Diabetes

Control blood sugar with combined training

accreditation
Group of fit people at the gym exercising from Shutterstock
Group of fit people at the gym exercising from Shutterstock
Andresr

A combination of aerobic and resistance training may work better than either type of exercise alone in helping people with diabetes control their blood sugar, a new review finds.

Researchers analysed data from 14 studies that included more than 900 people with type 2 diabetes. The studies looked at the role of aerobic or resistance training (workouts such as weightlifting) in boosting the health of diabetics.

Combination approach

Compared with either aerobic or resistance training alone, a regimen that combined both types of workouts was more effective in controlling blood sugar (glucose), blood fats, blood pressure and weight, the researchers said. The combination approach also helped more people reach higher levels of good cholesterol, according to the findings published in the journal Diabetologia.

Read:
 Diet, exercise boost good cholesterol

The Austrian researchers added that there is evidence that supervised workouts are more effective than unsupervised training, but most people don't have access to the intense, supervised exercise routines used in the studies.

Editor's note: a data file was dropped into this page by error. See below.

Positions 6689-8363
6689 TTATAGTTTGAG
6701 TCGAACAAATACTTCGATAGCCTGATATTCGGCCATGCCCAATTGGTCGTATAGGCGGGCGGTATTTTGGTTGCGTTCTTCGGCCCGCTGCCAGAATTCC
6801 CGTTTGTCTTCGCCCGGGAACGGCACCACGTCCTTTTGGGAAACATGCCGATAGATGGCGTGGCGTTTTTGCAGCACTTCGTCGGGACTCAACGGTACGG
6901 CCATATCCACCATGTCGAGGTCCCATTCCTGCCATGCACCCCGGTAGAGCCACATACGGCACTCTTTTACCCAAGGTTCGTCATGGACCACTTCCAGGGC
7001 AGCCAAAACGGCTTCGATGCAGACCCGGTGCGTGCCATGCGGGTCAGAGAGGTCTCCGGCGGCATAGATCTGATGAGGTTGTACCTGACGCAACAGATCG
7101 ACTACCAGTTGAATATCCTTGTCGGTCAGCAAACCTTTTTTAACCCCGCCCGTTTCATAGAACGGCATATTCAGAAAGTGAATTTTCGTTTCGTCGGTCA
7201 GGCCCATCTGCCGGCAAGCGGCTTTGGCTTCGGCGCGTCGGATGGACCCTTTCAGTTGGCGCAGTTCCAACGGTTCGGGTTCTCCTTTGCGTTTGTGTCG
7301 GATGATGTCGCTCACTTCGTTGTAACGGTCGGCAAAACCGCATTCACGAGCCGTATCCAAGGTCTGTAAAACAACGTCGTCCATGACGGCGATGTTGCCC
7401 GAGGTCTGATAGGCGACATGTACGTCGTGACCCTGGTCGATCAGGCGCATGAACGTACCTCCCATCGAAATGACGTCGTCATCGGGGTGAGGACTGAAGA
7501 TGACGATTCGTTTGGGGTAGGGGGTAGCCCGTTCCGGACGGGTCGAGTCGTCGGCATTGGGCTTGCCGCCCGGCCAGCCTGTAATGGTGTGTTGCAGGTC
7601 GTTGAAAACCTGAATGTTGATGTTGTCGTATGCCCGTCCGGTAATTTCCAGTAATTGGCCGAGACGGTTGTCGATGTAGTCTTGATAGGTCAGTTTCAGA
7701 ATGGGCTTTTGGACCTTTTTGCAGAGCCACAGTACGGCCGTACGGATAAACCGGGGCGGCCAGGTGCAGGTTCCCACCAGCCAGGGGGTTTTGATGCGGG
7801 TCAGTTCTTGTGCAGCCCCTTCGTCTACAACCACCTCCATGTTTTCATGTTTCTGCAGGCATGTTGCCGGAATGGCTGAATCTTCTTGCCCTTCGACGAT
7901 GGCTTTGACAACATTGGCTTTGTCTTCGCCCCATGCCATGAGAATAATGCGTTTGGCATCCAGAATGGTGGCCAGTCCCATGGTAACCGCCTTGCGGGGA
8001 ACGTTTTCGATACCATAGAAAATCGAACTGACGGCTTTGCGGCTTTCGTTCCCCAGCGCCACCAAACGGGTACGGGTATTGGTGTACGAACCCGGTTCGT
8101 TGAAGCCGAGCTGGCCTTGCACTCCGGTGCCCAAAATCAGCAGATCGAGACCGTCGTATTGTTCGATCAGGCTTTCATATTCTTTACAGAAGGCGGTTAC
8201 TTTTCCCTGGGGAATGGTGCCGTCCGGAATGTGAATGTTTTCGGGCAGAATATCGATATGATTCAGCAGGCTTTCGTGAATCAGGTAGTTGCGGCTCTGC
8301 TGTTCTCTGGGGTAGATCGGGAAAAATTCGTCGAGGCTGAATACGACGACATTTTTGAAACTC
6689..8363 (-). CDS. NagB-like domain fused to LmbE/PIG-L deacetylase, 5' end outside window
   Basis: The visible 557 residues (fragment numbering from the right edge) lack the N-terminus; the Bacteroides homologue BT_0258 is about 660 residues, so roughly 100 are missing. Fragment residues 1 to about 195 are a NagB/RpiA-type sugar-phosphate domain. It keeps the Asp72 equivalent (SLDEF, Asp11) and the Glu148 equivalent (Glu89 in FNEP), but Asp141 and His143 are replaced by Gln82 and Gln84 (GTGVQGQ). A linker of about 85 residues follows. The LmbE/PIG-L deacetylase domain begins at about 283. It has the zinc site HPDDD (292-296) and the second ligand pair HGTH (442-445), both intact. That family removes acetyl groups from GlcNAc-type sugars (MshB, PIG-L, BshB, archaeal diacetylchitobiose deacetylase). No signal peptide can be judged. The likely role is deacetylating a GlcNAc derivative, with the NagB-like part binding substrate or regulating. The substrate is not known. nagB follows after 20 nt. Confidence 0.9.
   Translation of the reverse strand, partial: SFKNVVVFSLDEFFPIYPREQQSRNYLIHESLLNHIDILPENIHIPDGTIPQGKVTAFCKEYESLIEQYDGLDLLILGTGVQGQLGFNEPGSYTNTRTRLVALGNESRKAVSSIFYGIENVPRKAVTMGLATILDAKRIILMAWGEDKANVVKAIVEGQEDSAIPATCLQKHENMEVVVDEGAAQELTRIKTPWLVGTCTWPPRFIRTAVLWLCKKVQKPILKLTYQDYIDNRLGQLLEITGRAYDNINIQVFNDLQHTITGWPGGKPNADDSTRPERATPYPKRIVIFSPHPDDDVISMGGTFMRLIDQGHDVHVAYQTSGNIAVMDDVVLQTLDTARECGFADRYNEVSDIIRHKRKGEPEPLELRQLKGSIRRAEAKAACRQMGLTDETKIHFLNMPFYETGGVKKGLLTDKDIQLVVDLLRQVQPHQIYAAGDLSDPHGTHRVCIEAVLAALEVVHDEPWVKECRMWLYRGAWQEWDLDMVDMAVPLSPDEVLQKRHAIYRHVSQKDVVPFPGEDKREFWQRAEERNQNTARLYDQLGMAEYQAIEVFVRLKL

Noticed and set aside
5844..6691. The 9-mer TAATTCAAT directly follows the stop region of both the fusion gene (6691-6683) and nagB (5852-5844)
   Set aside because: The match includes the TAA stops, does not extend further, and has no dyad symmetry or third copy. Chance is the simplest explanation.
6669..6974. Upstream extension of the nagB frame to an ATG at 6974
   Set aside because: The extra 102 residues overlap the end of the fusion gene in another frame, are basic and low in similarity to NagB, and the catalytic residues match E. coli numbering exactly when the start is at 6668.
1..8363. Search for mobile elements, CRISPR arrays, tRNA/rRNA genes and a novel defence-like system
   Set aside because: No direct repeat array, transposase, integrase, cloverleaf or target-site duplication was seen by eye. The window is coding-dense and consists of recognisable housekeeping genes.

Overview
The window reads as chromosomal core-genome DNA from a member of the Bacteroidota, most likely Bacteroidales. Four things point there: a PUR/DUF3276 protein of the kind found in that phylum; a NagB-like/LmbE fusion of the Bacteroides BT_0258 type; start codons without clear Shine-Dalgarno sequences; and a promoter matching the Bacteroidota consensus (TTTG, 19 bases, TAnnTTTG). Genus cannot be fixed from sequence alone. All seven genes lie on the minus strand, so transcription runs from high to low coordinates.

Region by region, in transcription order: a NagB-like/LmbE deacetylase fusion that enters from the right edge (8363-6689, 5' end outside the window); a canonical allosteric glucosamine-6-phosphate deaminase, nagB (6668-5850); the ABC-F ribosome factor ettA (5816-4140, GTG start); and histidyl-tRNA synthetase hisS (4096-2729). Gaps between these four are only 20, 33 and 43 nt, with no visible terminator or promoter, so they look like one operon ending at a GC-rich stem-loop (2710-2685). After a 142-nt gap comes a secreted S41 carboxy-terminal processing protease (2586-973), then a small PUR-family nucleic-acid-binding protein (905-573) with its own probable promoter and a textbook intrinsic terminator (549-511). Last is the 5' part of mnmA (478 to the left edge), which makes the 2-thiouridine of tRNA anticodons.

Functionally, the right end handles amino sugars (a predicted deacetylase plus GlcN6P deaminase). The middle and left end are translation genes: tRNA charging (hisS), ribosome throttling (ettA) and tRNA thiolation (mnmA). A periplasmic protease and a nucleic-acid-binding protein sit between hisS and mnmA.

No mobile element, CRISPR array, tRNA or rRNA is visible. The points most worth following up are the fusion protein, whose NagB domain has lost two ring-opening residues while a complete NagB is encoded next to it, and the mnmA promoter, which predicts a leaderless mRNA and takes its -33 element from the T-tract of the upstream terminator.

"Combined aerobic and resistance training can be recommended as part of a lifestyle programme in the management of type 2 diabetes wherever possible," conclude the team led by Lukas Schwingshackl of the University of Vienna. They stressed, though, that more study is needed to confirm the findings.

Regular exercise

One expert in the United States believes that exercise is always a good choice for people battling type 2 diabetes.
Read: Exercise alone helps type 2 diabetes

"Both aerobic and resistance activity are capable of reducing blood glucose," said Dr. Gerald Bernstein, director of the Diabetes Management Programme at the Friedman Diabetes Institute, part of Beth Israel Medical Centre in New York City.

However, different modes of exercise might have different effects, he added.

"Resistance training builds muscles and thereby increases glucose utilisation through increased muscle mass," Bernstein explained, while "aerobic training burns glucose on the spot."

Bernstein stressed that, "most importantly, some type of exercise regularly performed 


Read more:
FDA approves inhaled diabetes medication

Canola oil-enriched diet may benefit diabetics
Discovery may lead to new diabetes treatment


We live in a world where facts and fiction get blurred
In times of uncertainty you need journalism you can trust. For only R75 per month, you have access to a world of in-depth analyses, investigative journalism, top opinions and a range of features. Journalism strengthens democracy. Invest in the future today.
Subscribe to News24
Voting Booth
Have you entered our Health of the Nation survey?
Please select an option Oops! Something went wrong, please try again later.
Results
Yes
29% - 9746 votes
No
71% - 23874 votes
Vote